Written by Andy Newman Friday, 06 December 2013 00:00
Howard Kroplick was just settling in to his new position as North Hempstead’s town historian in April of 2012 when a phone call from a resident who found an old headstone led him into a comprehensive study of all 28 cemeteries within
the town’s boundaries.
Kroplick, an East Hills resident for 29 years, serves in the unpaid role as an advisor to the North Hempstead board, out of his longtime love of history. His exhaustive study of the area’s cemeteries has helped him complete a history of
North Hempstead that will be published in January, which will coincide with the 400-year anniversary of the discovery of Long Island, by Dutch explorer Adriaen Block. It was Block, according to Kroplick, who first identified Long Island as an actual island, not a peninsula as many believed back then. The 128-page book from Arcadia Publishing is the first ever written about North Hempstead.
“The guy who called me said that he found this headstone in Port Washington, dating back to the 1700s and he wanted to know if I could figure out where it belonged,” Kroplick recalled. “After some research, we found out it was supposed to be in the Montfort Cemetery in Port Washington. We made arrangements for it to be put back in place.”
Of the 28 cemeteries that Kroplick has identified, nine are in the Great Neck and Kings Point area. The Port Washington and Sands Point area has six, and Manhasset has four. Kroplick, despite his best efforts, was dismayed to find that six of the 28 burial sites were unable to be physically located.
“They’re referenced in the archives,” he explained. “I know where they are, approximately, but when you go to them, there’s no physical evidence of them ever having been there. But they did exist.” Roslyn’s Hempstead Harbor Cemetery is an example of a “lost” site.
After the Montfort project received some publicity, a second call came in.
“This caller told me that he was concerned that a cemetery in Great Neck Plaza was being desecrated,” Kroplick said. “We did some investigation on that.”
Kroplick found that six members of the Allen family were buried in a small lot during the 19th century. The gravestones had been moved and propped up against a fence in an area between two small houses adjacent to a municipal
parking lot. Plans are currently under way to restore and provide access to the Allen site.
“It’s part of history,” Kroplick said of his interest in area cemeteries. “The history of who’s buried in them is fascinating.”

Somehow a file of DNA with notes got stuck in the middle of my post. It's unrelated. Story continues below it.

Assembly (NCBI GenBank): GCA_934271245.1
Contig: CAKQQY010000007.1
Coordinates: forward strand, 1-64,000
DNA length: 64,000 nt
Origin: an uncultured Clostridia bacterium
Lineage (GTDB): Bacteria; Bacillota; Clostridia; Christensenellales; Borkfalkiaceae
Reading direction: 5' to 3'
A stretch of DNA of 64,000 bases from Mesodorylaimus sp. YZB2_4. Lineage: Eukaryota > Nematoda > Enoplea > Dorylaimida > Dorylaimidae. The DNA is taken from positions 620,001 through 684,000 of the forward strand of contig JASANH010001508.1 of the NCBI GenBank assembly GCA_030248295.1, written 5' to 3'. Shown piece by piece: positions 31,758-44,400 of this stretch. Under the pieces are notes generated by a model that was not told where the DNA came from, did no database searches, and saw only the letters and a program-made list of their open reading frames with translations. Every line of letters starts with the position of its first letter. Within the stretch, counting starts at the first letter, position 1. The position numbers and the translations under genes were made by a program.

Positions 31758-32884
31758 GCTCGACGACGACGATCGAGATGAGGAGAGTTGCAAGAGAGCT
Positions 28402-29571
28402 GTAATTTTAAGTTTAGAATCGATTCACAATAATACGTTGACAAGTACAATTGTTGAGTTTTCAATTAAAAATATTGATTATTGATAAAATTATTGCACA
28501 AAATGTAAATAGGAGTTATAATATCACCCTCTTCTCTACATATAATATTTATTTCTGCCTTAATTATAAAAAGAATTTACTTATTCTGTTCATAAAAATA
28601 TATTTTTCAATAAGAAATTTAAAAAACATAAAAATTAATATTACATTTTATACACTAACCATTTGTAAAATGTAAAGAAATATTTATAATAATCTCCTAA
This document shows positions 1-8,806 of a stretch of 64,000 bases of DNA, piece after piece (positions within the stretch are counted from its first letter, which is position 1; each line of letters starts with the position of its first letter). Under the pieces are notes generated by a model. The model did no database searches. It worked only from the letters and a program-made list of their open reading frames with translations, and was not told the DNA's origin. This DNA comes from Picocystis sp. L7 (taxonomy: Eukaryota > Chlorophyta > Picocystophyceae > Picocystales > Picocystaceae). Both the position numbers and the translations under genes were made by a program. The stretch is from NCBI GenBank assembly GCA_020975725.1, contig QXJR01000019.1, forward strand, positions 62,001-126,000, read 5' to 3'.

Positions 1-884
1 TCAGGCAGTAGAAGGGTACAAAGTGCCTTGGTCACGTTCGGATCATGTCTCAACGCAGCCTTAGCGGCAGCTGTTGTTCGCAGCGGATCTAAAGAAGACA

Kroplick pointed to the Roslyn Cemetery (bordering Northern Boulevard in Greenvale) as a prime example.
“William Cullen Bryant and his whole family are here,” he said. “Christopher Morley is here. Frances Hodgson Burnett [author of The Secret Garden and A Little Princess] is buried here. The Roslyn Cemetery is very well kept and is still active.”
Kroplick found other notable people buried in North Hempstead. Designer Oleg Cassini, former CIA Director William Casey, who served under President Reagan, and Margaret “Unsinkable Molly” Brown, a Titanic survivor, are all buried in one of Westbury’s three cemeteries. When he died in 1995, sports figure Bobby Riggs was interred in Nassau Knolls in Port Washington.
Kroplick was originally in the medical communications business, and sold his business that began as a single-person operation and eventually employed 150.
“I’m not retired,” he said. “I’m refocused. I’m actually working harder now because I don’t have anyone to delegate to.”
Of his interest in history, he says, “I guess I kind of got it from my father. My father always loved history and we used to take rides every Sunday to different places on Long Island.”
He found that Westbury’s Cemetery of the Holy Rood is the largest cemetery of all, with more than 12,000 interments, and is still active. Westbury Friends Cemetery is the oldest, dating back to 1702 and is also active.
Kroplick’s involvement with North Hempstead cemeteries is far from over, even though his survey, which he worked on for six months, is complete. In addition to the Allen project in Great Neck, his immediate concern is with the abandoned
Townsend Cemetery, which is in extremely poor condition. Though Townsend’s 33 graves are in East Hills, access to it is within the Town of Oyster Bay. A coordinated effort between the two towns will be necessary to restore the property.
Kroplick’s report is expected to be available soon on the Town of North Hempstead website.